Smaller rival Caixa Catalunya said it unloaded 800 properties from a total of 3,600 properties it reported owning as of May, while Banco Santander SA, the country’s largest bank by assets, said it unloaded some 1,000 properties from January to October. In April it reported owning some €4 billion in real-estate assets.

However, banks “are realizing that unwinding real-estate assets is much more complicated than expected,” says José Luis Suárez, financial management professor at IESE Business School. “The short-term outlook isn’t positive.”

In the absence of an active real-estate market, the process of price discovery could show market values of many properties are far lower than their book values.

Analysts say that some banks and saving banks, particularly small ones, could suffer losses in the first half of 2010. They say banks with high levels of expenditure to income may be in trouble.

“Growth and employment prospects for Spain are markedly more pessimistic and, together with falling support from immigration and foreign demand, it is difficult to argue in favor of any near-term housing market recovery, especially in the face of a massive supply overhang,” HSBC said.

The research department of Spanish bank BBVA estimated in June that Spanish housing prices would fall by 10% in 2009 and by 12% in 2010. It envisioned a total 30% peak-to-trough drop. A new review in December didn’t change that forecast.

According to the Bank of Spain, 70% of a total of €30 billion in real-estate assets owned by financial institutions is now in the hands of savings banks, many of which are comparatively small and regionally focused.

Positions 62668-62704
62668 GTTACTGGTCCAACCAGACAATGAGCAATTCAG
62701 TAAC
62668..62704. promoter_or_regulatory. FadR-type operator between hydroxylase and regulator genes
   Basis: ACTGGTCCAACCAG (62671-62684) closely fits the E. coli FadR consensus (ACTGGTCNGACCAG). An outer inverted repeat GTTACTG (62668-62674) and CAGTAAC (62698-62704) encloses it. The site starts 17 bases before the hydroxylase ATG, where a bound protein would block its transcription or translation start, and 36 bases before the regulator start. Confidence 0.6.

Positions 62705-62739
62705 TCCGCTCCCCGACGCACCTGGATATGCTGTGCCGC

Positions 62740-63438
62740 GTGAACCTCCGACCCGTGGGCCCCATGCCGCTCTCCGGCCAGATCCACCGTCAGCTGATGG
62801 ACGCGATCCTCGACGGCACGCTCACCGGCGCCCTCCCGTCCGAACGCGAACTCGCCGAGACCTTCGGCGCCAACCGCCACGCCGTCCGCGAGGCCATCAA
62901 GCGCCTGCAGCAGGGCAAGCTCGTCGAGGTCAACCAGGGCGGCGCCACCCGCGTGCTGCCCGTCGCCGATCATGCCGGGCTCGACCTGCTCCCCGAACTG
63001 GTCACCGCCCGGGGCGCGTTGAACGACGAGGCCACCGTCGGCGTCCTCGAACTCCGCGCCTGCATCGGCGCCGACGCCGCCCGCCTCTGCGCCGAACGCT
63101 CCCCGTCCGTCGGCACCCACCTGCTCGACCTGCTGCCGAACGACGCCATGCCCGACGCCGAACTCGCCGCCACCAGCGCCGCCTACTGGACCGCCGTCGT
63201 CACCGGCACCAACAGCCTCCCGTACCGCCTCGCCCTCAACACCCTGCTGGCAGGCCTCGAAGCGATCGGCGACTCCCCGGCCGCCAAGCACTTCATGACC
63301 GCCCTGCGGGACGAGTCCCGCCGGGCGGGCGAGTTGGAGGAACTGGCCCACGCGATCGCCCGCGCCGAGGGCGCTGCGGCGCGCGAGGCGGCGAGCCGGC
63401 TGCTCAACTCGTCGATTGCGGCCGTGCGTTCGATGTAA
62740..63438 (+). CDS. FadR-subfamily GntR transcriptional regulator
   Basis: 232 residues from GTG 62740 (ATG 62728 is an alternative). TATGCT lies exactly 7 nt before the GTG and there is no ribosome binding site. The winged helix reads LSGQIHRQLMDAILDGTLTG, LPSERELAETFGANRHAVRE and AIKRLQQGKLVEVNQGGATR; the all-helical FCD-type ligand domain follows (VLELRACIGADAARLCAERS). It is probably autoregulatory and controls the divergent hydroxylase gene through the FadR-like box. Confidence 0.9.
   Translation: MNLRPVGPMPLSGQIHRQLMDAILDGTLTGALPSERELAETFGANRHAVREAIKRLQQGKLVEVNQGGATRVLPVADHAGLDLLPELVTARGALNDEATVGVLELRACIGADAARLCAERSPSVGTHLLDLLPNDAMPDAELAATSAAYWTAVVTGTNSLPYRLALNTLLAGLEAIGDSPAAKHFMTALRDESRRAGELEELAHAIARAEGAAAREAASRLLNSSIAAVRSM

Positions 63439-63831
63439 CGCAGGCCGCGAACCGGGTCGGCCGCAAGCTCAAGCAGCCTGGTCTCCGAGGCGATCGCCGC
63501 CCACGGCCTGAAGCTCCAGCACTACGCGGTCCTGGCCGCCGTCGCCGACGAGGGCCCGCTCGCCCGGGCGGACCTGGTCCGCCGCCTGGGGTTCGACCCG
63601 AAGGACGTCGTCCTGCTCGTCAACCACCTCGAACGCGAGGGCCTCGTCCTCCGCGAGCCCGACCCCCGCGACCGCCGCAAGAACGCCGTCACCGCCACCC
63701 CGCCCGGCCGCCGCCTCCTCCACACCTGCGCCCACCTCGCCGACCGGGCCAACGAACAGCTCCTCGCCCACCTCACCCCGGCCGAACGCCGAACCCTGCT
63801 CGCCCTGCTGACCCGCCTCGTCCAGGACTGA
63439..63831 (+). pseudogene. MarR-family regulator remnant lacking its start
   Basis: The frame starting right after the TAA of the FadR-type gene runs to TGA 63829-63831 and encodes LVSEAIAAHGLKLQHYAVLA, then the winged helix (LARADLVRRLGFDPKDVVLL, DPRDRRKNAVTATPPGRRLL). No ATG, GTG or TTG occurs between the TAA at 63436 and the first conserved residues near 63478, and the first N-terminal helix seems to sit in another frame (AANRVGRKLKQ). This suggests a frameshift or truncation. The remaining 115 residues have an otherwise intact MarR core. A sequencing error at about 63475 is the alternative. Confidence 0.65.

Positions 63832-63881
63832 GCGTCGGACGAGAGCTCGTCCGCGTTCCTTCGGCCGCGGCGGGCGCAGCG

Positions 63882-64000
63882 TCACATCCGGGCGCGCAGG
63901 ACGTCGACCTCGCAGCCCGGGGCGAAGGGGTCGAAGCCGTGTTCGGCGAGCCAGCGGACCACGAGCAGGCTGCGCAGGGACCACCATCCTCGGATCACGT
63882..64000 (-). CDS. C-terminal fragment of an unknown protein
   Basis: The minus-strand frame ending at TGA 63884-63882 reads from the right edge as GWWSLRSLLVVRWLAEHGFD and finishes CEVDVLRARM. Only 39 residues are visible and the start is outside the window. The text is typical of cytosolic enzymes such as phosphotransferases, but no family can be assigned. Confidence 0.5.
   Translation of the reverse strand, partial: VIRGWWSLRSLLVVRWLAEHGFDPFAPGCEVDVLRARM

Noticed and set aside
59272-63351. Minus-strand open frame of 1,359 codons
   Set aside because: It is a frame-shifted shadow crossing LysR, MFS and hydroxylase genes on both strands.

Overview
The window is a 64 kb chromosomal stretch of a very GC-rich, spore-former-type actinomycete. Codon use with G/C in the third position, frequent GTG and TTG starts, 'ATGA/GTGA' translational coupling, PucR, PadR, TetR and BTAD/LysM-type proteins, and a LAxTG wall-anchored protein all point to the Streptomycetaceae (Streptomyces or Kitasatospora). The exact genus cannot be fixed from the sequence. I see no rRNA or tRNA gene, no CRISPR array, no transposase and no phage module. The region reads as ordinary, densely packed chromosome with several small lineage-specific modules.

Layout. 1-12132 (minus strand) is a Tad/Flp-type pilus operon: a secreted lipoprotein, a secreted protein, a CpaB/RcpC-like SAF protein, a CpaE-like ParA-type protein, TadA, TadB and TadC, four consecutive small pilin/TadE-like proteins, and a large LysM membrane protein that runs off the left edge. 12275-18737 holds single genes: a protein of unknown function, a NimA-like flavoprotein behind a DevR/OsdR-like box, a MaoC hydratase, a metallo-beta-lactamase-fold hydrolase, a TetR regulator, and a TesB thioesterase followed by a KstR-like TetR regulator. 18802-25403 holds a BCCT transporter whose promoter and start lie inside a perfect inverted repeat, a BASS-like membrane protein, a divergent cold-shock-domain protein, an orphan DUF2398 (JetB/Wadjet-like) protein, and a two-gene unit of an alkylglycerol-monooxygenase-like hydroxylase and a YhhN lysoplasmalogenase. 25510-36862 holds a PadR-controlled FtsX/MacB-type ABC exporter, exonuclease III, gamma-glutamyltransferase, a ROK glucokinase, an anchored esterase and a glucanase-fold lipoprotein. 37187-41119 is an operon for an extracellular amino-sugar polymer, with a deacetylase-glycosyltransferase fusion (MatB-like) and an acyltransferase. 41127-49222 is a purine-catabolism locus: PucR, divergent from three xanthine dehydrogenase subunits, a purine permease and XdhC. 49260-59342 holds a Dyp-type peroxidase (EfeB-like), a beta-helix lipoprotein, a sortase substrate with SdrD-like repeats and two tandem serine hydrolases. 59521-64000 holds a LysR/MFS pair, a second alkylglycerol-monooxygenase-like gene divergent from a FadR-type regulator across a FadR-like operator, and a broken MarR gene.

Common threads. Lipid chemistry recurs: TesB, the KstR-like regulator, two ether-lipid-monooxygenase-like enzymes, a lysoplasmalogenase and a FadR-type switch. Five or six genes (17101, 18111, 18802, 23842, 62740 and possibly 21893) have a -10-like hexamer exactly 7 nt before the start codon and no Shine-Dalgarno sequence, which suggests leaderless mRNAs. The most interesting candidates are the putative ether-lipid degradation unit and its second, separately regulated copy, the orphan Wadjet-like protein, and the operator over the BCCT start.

Were BBVA’s estimate of the fall in house prices to prove accurate, the value of the €30 billion of real-estate assets held by banks could fall some €6.6 billion in the next two years.

To avoid these losses from becoming a bigger problem–perhaps necessitating state intervention—the Bank of Spain is encouraging banks to look for merger partners. The central bank believes that fewer, bigger banks would improve efficiency and strengthen solvency. More than a dozen of the country’s 45 savings banks are now in tie-up talks.

So far, only one Spanish financial institution, savings bank Caja Castilla-La Mancha, has needed a state bailout. But two other banks—the Andalusian savings bank CajaSur and the Catalonian savings bank Caixa Catalunya—have already run into trouble after seeing default levels increase far above the industry average because of their high exposure to real-estate development.

As a result, both of the banks are now discussing mergers. Caixa Catalunya is talking with Caixa Tarragona and Caixa Manresa, which, if a deal goes ahead, would create the fourth-largest savings bank in Spain. CajaSur is talking with Unicaja and Caja Jaén, which would create the sixth-biggest savings bank in Spain by asset volume.

Story from Wall Street Journal